The world cup is perhaps the biggest sporting event on the planet, with the Olympic Games being it’s only real contender to that title. As such, it’s no surprise that thereare hundreds of millions of people across the globe that are now preparing to enjoy the sporting spectacle – but this time round, it’s going to be slightly different.
During the last World Cup, which was held in South Africa in 2010, we had 3G connectivity but a relatively small percentage of mobile devices were able to actually facilitate the live streaming of a game. This was primarily down to the hardware within the devices, with processors rarely having the power to stream full HD video and those that were able to often ran down their batteries in an extremely short amount of time. 4G has now come along giving users access to even higher data speeds, which results in higher quality and faster HD streaming. 4G contracts are now more or less fully integrated into network providers, with all of them now upgrading masts in an attempt to cover more areas. In 2013 Vodafone promised to cover 98% of the UK population with their 4G network by 2015.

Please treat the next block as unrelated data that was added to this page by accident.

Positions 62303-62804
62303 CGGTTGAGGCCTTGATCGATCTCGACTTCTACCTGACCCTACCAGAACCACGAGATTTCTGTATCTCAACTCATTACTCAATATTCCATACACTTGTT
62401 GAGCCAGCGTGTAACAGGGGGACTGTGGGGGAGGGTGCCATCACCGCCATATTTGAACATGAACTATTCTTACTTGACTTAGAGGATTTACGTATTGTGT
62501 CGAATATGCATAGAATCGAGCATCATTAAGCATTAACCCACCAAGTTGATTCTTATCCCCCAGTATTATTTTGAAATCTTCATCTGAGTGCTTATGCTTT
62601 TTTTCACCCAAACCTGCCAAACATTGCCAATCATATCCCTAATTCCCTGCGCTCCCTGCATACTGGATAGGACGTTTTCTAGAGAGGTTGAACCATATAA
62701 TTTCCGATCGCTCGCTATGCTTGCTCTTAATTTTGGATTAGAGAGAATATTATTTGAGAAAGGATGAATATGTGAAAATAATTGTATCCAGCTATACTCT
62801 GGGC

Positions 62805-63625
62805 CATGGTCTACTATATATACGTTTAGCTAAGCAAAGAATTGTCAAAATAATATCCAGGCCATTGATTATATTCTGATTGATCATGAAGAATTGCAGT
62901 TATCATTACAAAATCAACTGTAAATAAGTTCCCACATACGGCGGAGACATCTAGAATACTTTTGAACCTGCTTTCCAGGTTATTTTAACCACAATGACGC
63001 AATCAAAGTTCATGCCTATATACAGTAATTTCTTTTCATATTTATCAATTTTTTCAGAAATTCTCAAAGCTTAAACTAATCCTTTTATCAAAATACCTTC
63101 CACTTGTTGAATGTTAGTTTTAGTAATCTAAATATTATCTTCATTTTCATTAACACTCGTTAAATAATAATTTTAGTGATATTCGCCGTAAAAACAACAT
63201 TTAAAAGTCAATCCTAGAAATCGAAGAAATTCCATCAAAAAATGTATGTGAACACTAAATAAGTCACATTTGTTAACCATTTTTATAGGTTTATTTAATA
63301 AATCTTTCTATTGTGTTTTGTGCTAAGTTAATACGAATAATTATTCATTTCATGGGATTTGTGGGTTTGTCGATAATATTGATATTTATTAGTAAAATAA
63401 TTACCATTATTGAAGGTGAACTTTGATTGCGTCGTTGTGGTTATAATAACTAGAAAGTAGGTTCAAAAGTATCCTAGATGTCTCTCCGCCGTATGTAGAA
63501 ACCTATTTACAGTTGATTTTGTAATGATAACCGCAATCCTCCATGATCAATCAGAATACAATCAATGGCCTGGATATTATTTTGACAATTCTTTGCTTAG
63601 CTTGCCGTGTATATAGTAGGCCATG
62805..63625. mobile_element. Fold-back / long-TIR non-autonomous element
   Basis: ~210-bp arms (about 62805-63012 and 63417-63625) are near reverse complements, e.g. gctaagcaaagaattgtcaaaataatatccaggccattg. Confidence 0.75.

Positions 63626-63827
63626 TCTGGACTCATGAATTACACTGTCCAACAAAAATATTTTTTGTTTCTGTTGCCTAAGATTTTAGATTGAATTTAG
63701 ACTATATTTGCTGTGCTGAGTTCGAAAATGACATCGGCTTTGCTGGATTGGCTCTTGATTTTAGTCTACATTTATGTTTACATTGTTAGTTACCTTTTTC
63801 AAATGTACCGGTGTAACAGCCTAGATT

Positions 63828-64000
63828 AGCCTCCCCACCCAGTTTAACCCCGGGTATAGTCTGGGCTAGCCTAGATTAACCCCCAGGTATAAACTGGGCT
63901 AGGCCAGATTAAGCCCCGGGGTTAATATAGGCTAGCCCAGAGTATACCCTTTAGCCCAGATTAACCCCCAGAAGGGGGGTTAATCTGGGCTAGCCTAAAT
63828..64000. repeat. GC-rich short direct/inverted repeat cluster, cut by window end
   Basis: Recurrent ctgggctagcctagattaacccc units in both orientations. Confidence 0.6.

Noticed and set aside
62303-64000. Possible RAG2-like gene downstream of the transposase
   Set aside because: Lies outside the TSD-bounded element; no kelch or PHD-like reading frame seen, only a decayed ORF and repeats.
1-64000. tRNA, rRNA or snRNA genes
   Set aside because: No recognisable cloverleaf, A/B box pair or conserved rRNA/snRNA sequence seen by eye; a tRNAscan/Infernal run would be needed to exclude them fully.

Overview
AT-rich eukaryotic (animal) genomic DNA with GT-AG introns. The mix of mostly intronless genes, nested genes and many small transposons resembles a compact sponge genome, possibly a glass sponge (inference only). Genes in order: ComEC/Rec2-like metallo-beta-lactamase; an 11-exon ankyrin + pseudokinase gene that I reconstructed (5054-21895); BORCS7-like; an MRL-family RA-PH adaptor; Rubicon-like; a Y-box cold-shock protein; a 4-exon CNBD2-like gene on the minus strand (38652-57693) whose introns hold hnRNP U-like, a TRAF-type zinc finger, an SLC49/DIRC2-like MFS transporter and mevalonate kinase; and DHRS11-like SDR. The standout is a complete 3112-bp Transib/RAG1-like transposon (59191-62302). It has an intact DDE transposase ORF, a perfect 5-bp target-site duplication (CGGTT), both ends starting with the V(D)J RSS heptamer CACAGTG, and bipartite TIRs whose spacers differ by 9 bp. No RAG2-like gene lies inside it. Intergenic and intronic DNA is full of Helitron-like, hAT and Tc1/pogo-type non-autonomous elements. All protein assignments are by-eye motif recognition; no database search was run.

Uploading, downloading and streaming make up more than 25% of 4G network traffic, YouTube makes up over 12% alone. More 4G users download large apps, interact with social media and use GPS functions in comparison to 3G data. Couple 4G with large screen phones and tablets, you have the perfect device for watching the 2014 World Cup.
England are up against Italy in their first match on Saturday, lucky it won't go to penalties this time...